15 3.1 The new inner product and the ﬁrst tensor

The inner product between a vector x and a covector y, however, is invariant under all transformations, µ s = x yµ , (3.4) because for all A one can write µ µ α 1 β 1 β µ α β α s′ = x′ yµ′ = A αx (A− ) µyβ =(A− ) µ A αx yβ = δ αx yβ = s (3.5) With help of this inner produce we can introduce a new inner product between two contravariant vectors which also has this invariance property. To do this we µ ν introduce a covector wµ and deﬁne the inner product between x and y with respect to this covector wµ in the following way (we will introduce a better deﬁnition later): µ ν s = wµwνx y (ﬁrst attempt) (3.6) (Warning: later it will become clear that this deﬁnition is not quite useful, but at least it will bring us on the right track toward ﬁnding an invariant inner product be- tween two contravariant vectors). The inner product s will now obviously transform correctly, because it is made out of two invariant ones, 1 µ 1 ν α ρ β σ s′ =(A− ) αwµ(A− ) βwν A ρx A σy

1 µ α 1 ν β ρ σ =(A− ) α A ρ(A− ) β A σwµwνx y µ ν ρ σ = δ ρδ σwµwνx y (3.7) µ ν = wµwνx y = s . We have now produced an invariant ‘inner product’ for contravariant vectors by using a covariant vector wµ as a measure of length. However, this covector appears twice in the formula. One can also rearrange these factors in the following way, w w w w w w y1 1 · 1 1 · 2 1 · 3 s =(w w )xµyν = x1 x2 x3 w w w w w w y2 . (3.8) µ ν 2 · 1 2 · 2 2 · 3 w w w w w w y3 3 · 1 3 · 2 3 · 3 In this way the two appearances of the covector w are combined intoone object: some kind of product of w with itself. It is some kind of matrix, since it is a collection of numbers labeled with indices µ and ν. Let us call this object g,

w1 w1 w1 w2 w1 w3 g11 g12 g13 g = w · w w · w w · w = g g g . (3.9) 2 1 2 2 2 3 21 22 23 w · w w · w w · w g g g 3 · 1 3 · 2 3 · 3 31 32 33 Instead of using a covector wµ in relation to which we deﬁne the inner product, we can also directly deﬁne the object g: that is more direct. So, we deﬁne the inner product with respect to the object g as: µ ν s = gµνx y new deﬁnition (3.10) Now we must make sure that the object g is chosen such that our new inner product reproduces the old one if we choose an orthonormal coordinate system. So, with Eq. (3.8) in an orthonormal system one should have µ ν s = gµνx y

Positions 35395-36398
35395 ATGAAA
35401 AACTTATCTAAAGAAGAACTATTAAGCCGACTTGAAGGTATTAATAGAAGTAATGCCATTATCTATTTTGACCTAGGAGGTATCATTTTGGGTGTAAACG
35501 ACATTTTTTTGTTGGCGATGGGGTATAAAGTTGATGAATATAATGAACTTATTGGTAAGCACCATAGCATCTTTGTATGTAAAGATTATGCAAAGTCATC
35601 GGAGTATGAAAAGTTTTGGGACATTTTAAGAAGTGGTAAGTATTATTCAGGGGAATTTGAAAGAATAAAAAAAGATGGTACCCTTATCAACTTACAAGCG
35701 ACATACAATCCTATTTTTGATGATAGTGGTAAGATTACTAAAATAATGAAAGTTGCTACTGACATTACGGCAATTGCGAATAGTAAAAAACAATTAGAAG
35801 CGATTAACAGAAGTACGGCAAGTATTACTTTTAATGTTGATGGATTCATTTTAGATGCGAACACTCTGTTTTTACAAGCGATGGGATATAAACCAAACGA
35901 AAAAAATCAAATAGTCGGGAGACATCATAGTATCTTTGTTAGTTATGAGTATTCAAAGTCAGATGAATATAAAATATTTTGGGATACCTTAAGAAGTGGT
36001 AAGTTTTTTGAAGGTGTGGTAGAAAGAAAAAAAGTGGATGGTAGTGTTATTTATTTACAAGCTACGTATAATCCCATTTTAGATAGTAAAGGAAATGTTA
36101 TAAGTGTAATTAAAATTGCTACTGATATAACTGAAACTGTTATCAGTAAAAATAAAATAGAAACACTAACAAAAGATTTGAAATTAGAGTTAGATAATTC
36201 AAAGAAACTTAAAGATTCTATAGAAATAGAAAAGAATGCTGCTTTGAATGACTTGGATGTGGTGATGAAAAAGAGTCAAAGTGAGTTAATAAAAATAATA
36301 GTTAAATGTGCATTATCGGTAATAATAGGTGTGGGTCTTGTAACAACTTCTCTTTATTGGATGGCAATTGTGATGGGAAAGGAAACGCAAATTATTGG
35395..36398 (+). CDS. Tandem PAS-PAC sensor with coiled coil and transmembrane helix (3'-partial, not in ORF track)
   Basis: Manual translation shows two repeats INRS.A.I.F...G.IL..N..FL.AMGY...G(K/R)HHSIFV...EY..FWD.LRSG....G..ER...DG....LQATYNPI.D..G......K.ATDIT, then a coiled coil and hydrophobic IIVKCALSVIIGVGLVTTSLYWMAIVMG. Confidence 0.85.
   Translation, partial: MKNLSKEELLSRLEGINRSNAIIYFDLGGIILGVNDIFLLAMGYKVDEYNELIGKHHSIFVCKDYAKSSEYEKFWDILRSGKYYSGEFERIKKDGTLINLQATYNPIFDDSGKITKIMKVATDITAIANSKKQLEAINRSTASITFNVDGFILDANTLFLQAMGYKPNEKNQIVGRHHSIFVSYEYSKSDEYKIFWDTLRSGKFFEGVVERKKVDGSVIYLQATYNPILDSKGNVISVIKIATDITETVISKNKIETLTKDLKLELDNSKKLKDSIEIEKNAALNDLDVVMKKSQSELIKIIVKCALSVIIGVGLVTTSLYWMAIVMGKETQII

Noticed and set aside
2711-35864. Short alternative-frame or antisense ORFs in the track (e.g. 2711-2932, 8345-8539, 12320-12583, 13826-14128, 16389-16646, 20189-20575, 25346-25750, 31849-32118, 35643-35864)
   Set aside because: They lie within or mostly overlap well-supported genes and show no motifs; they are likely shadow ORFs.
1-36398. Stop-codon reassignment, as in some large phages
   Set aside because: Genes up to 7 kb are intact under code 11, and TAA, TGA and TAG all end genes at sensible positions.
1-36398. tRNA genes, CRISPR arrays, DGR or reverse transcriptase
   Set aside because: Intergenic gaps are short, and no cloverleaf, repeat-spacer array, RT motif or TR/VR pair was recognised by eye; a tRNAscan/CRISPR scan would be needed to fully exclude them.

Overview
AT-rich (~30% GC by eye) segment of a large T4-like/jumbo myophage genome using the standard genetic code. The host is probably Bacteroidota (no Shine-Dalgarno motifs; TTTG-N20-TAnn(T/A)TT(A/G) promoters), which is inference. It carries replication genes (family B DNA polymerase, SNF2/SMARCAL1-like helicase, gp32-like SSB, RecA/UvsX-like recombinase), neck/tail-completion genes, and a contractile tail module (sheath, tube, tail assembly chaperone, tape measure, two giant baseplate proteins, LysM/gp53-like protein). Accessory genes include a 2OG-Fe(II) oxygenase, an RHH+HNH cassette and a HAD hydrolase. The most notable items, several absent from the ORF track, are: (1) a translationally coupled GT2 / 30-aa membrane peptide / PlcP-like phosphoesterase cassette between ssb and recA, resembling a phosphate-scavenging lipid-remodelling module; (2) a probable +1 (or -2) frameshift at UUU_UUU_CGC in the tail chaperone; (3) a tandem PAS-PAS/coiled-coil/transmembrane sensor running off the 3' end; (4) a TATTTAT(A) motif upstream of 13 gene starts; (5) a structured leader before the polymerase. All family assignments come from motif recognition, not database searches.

1 g11 g12 g13 y = x1 x2 x3 g g g y2 (3.11) 21 22 23 g g g y3 31 32 33 = x1y1 + x2y2 + x3y3 in an orthonormal system!

16 3.2 Creating tensors from vectors

To achieve this, g must become, in an orthonormal system, something like a unit matrix: 1 0 0 g = 0 1 0 in an orthonormal system! (3.12) µν 0 0 1 One can see that one cannot produce this set of numbers according to Eq. (3.9). This means that the deﬁnition of the inner product according to Eq. (3.6) has to be rejected (hence the warning that was written there). Instead we have to start directly from Eq. (3.10). We do no longer regard g as built out of two covectors, but regard it as a matrix-like set of numbers on itself. However, it does not have the transformation properties of a classical matrix. Remember that the matrix A of the previous chapter had one index up and one µ index down: A ν, indicating that it has mixed contra- and co-variant transformation properties. The new object gµν, however, has both indices down: it transforms in both indices in a covariant way, like the wµwν which we initially used for our inner product. This curious object, which looks like a matrix, but does not transform as one, is an example of a tensor. A matrix is also a tensor, as are vectors and covectors. Matrices, vectors and covectors are special cases of the more general class of objects called ‘tensors’. The object gµν is a kind of tensor that is neither a matrix nor a vector or covector. It is a new kind of object for which only tensor mathematics has a proper description. The object g is called a metric, and we will study its properties later in more detail: in Chapter 5. With this last step we now have a complete description of the new inner product between contravariant vectors that behaves properly, in that it remains invariant under any linear transformation, and that it reproduces the old inner product when we work in an orthonormal basis. So, returning to our original problem,